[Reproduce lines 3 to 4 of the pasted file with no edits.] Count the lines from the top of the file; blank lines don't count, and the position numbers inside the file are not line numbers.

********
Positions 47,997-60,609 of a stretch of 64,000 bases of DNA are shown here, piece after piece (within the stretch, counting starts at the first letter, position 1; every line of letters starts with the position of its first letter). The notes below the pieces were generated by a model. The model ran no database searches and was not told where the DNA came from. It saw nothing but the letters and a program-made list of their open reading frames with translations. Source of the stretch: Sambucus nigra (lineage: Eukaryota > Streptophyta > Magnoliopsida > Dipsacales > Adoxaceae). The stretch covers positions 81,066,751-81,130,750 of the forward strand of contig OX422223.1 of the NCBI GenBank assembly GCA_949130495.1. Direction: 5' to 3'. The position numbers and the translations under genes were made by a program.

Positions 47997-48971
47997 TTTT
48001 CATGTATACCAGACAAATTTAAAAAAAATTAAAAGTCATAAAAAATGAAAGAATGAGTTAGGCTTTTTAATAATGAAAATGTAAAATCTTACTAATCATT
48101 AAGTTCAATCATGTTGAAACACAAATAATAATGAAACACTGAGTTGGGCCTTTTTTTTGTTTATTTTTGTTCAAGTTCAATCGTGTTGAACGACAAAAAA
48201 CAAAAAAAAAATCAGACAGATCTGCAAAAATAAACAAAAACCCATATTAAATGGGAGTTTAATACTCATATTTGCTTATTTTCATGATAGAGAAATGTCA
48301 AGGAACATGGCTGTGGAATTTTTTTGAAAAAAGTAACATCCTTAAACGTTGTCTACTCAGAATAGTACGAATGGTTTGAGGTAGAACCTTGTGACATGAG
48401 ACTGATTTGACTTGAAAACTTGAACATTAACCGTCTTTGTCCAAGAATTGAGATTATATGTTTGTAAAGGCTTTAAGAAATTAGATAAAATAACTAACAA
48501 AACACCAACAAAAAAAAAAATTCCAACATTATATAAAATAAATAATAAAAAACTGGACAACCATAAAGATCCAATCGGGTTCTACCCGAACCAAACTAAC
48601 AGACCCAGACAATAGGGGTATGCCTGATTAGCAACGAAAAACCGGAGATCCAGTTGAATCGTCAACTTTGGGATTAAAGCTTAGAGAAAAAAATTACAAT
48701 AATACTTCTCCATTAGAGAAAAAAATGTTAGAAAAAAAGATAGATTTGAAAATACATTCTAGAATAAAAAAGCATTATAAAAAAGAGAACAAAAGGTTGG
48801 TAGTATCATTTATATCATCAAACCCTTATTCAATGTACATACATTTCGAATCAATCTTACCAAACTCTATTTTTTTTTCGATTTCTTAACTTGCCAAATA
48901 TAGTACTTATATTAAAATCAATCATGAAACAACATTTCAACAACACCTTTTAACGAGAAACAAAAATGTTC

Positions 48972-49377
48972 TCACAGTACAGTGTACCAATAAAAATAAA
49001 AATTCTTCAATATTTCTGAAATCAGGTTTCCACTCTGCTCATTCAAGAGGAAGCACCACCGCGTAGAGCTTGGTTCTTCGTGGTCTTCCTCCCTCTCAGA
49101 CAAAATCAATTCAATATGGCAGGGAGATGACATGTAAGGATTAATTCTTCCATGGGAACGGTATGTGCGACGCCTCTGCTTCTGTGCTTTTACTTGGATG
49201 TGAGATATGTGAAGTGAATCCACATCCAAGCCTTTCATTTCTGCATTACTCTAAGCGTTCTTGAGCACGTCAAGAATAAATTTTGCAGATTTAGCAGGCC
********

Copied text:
47997 TTTT
48001 CATGTATACCAGACAAATTTAAAAAAAATTAAAAGTCATAAAAAATGAAAGAATGAGTTAGGCTTTTTAATAATGAAAATGTAAAATCTTACTAATCATT